Seiken Densetsu DS: Children of Mana Original Soundtrack
Soundtrack album by
Kenji Ito, Masaharu Iwata, Takayuki Aihara
ReleasedMay 9, 2006
GenreVideo game soundtrack
LabelSquare Enix

The score for Children of Mana was composed by Kenji Ito, Masaharu Iwata, and Takayuki Aihara. Ito had previously composed the music for the first game in the Mana series, Final Fantasy Adventure (1991), as well as its 2003 remake Sword of Mana, which was the most recent game in the series prior to Children. This was the first soundtrack in the Mana series to feature work by Iwata and Aihara, though Iwata had previously worked for Square Enix on many other titles. The music of the game covers a range of styles, including rock, jazz, and classical. Due to the limitations of the Nintendo DS hardware, Chris Greening of Square Enix Music Online said that not all of the synthesized instruments are "especially aesthetic or realistic".[13] The album Seiken Densetsu DS: Children of Mana Original Soundtrack collects 33 tracks from Children of Mana on two discs and is nearly an hour and a half in length. It was published by Square Enix on May 9, 2006, on the Japanese iTunes Store, but has not been released as a stand-alone physical album.[14]


Aggregate scores
GameRankings68% (38 reviews)[15]
Metacritic65/100 (34 reviews)[16]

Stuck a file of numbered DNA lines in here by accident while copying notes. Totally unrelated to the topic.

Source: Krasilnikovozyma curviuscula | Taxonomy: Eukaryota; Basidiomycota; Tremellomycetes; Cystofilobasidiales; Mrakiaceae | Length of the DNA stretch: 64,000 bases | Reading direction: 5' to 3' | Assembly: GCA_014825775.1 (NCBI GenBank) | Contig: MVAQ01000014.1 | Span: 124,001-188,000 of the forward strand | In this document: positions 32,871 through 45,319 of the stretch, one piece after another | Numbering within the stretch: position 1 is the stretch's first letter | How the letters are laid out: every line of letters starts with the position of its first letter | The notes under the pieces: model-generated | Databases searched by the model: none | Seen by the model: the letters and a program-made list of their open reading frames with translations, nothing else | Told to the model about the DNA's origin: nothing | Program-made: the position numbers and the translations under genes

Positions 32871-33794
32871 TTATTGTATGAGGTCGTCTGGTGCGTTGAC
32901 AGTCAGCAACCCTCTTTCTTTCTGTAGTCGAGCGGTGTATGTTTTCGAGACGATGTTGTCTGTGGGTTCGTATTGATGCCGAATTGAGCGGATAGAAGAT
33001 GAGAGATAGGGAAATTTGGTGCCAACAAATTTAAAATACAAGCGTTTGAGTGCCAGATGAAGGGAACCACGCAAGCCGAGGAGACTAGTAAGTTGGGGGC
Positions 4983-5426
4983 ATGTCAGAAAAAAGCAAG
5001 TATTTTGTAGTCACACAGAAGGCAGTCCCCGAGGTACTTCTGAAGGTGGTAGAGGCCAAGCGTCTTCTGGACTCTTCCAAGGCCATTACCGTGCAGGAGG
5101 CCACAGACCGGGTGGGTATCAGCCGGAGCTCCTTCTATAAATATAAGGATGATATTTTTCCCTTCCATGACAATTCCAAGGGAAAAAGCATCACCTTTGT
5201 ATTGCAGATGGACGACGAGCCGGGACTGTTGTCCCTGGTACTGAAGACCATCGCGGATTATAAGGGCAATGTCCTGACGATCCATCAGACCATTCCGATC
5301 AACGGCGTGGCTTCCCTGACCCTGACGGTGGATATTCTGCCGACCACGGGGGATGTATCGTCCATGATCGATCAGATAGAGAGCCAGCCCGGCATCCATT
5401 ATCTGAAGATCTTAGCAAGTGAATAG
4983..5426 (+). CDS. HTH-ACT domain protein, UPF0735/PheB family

Review scores
1UP.com60 out of 100[17]
Eurogamer6 out of 10[18]
Famitsu36 out of 40[19]
GamePro4.0 out of 5[20]
GameSpot58 out of 100[3]
GamesRadar+3/5 stars[21]
IGN8.0 out of 10[2]

Children of Mana sold almost 103,000 units in its first three days in Japan—between March 2 and March 5—which was considered below expectations and partially blamed on product shortages of the Nintendo DS.[22] According to Enterbrain, by the end of 2006 Children of Mana had sold just over 281,000 copies in Japan.[23] It received mixed reviews from critics, with numerical scores that range from 58 to 90 out of 100.[3][19] The game's presentation was praised, especially its graphics; Greg Mueller of GameSpot said that "the saving grace of Children of Mana is the appealing visual style of the game."[3] Raymond Padilla of GamesRadar praised the "beautiful and unique art style", and's Jeremy Parish said that the graphics are "almost painfully cute".[17][21] IGN's Mark Bozon and RPGFan's Neal Chandran compared the game to a painting and a storybook.[1][2] The music was also praised; Bozon called it "pretty stunning", Chandran called it "quite good", and Mueller said it "fits the tone of the game very well".[1][2][3]